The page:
Description - Immigration Phobia and the Security Dilemma by Mikhail Alexseev
Immigration phobia is a paradoxical global phenomenon: neither theories that link conflict to symbolic and realistic threats, nor the 'contact hypothesis' can systematically explain intense anti-migrant alarmism and exclusionism toward marginally small migrant minorities. Through a careful comparative study of immigration attitudes in the Russian Far East, the EU, and the United States, this book is the first to demonstrate that concerns about national identity and economic interests associated with migration are themselves ignited by a unique perceptual logic of the security dilemma. Regression analysis and case studies trace support for expulsion of migrants to human yearning for pre-emptive self-defense under uncertainty. Alarmism and hostility arise from ambiguities about immigration consequences and migrants' motivations. Framing migration as a national security problem is therefore logical, but counterproductive. The book instead recommends managing migration through economic incentives and new institutions at the global, national, and local level.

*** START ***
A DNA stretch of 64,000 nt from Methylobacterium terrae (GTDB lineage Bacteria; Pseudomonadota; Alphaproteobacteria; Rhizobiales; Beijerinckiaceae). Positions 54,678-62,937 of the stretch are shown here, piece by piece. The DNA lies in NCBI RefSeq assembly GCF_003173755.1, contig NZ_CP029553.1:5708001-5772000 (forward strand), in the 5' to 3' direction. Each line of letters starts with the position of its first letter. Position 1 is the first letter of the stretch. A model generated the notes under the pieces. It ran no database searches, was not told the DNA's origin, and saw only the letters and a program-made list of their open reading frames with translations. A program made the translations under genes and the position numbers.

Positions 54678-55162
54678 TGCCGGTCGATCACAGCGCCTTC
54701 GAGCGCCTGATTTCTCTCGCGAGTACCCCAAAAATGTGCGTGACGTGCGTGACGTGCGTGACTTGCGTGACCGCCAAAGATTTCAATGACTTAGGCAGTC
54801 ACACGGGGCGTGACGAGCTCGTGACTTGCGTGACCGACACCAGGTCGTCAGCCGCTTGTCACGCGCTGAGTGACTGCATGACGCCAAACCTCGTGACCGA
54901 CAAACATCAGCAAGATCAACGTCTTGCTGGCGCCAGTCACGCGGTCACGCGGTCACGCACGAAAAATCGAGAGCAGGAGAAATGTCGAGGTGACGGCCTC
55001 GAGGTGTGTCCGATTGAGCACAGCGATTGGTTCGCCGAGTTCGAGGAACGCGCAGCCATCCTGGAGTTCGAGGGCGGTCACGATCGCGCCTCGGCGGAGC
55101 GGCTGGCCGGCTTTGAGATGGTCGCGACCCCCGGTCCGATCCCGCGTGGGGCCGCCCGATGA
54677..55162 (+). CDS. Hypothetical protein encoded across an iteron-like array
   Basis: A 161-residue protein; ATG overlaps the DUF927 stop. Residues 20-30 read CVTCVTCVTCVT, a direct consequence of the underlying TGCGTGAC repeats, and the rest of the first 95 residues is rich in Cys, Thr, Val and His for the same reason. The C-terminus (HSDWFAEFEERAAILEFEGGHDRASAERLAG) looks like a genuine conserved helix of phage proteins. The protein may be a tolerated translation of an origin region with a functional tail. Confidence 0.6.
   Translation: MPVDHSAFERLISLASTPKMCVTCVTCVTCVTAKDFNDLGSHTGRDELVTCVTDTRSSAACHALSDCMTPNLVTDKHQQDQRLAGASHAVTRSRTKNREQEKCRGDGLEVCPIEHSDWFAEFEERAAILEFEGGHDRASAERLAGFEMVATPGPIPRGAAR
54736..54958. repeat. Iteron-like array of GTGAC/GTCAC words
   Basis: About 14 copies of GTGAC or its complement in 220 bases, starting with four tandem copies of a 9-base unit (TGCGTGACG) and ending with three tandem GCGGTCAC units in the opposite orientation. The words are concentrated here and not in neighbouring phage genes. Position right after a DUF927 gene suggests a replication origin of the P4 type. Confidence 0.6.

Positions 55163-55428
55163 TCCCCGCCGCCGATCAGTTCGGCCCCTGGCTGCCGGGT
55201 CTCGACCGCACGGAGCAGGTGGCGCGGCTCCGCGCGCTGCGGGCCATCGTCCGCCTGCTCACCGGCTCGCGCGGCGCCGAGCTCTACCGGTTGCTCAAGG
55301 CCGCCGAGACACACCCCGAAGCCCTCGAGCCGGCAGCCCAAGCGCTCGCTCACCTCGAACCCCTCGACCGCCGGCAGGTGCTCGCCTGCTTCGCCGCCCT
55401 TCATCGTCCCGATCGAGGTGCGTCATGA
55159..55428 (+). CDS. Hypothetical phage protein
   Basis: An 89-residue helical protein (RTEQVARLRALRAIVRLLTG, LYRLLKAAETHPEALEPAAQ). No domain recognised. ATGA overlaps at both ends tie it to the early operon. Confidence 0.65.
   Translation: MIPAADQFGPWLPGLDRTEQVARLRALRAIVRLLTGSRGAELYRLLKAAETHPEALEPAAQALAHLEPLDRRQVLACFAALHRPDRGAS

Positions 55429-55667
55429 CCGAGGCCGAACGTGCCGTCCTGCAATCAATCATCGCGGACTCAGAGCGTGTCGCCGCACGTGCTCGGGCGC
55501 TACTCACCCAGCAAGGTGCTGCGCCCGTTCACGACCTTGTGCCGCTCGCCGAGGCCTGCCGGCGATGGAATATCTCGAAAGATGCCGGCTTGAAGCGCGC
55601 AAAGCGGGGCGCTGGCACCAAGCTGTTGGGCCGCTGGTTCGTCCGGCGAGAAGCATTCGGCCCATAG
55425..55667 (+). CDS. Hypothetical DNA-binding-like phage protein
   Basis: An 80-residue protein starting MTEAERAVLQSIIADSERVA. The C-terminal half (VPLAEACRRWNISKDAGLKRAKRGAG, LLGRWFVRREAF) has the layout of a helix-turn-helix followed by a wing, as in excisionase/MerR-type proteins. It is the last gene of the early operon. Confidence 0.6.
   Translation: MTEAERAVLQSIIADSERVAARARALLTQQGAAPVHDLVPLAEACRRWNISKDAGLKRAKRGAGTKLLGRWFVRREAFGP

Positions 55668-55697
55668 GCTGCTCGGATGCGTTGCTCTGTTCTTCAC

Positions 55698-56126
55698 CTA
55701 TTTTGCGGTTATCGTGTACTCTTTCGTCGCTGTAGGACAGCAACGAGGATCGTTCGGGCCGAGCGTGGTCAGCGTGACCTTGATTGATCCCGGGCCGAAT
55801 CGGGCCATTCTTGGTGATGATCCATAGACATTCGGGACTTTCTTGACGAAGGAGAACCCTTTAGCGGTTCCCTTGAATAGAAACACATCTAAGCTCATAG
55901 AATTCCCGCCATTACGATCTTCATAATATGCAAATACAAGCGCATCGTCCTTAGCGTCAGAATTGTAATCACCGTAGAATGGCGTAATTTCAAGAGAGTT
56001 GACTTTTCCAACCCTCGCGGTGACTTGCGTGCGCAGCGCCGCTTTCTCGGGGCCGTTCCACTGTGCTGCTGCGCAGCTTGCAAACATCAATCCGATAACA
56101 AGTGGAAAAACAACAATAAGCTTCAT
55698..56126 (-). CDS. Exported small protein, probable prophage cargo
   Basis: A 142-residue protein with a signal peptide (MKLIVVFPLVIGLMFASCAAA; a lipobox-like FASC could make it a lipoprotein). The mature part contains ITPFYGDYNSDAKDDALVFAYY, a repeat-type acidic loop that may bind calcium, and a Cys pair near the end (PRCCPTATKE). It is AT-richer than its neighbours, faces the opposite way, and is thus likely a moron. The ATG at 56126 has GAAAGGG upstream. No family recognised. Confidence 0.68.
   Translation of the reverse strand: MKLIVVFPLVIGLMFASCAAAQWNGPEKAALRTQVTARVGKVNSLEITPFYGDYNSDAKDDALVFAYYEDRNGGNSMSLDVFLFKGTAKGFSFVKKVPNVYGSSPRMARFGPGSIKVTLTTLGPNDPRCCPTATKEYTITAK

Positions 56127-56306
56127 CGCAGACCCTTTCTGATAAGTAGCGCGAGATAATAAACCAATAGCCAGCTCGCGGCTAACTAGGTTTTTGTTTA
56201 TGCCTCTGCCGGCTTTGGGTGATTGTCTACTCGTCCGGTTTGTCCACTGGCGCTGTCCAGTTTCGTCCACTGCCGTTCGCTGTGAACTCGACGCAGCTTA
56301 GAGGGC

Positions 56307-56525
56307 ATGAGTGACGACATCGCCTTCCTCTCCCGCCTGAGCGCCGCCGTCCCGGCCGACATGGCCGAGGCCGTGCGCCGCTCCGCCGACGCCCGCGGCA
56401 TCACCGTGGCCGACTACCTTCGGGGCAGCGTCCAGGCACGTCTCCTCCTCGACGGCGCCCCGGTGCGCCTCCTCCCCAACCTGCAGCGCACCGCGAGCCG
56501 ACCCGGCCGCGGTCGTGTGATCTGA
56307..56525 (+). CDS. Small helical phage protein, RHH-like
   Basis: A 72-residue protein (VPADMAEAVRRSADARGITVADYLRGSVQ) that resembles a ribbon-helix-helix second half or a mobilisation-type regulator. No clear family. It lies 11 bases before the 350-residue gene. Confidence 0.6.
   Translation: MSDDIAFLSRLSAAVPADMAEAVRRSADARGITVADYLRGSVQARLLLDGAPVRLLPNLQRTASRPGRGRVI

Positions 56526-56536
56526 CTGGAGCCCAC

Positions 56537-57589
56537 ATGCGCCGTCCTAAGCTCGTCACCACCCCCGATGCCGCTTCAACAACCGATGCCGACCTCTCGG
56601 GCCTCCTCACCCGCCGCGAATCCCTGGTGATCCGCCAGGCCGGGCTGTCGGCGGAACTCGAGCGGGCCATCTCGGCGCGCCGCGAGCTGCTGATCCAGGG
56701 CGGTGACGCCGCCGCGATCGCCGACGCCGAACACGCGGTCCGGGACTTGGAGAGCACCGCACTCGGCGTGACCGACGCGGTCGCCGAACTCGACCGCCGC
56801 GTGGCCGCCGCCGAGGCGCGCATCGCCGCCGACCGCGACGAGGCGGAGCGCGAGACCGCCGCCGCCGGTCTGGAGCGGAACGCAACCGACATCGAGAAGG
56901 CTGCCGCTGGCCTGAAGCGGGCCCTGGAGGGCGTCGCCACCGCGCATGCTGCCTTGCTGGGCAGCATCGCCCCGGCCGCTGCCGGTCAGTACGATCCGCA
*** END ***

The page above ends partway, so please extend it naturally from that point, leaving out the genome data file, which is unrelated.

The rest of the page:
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(228mm x 152mm x 22mm)
Cambridge University Press
Publisher: Cambridge University Press
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Book Reviews - Immigration Phobia and the Security Dilemma by Mikhail Alexseev
Author Biography - Mikhail Alexseev
Mikhail A. Alexseev is an associate professor of political science at San Diego State University. A former Kremlin correspondent of the News from Ukraine weekly, Alexseev was the first Soviet citizen to receive a Reuters' Fellowship at the University of Oxford and the NATO Democratic Institutions Fellowship in 1990. He is the author of Without Warning: Threat Assessment, Intelligence, and Global Struggle (St. Martin's Press, 1997) and is the editor of Center-Periphery Conflict in Post-Soviet Russia: A Federation Imperiled (St. Martin's Press, 1999). His articles have appeared in numerous journals, newspapers, and magazines including Political Science Quarterly, Journal of Peace Research, Political Communication, The New York Times, Newsweek, USA Today, and The Seattle Times.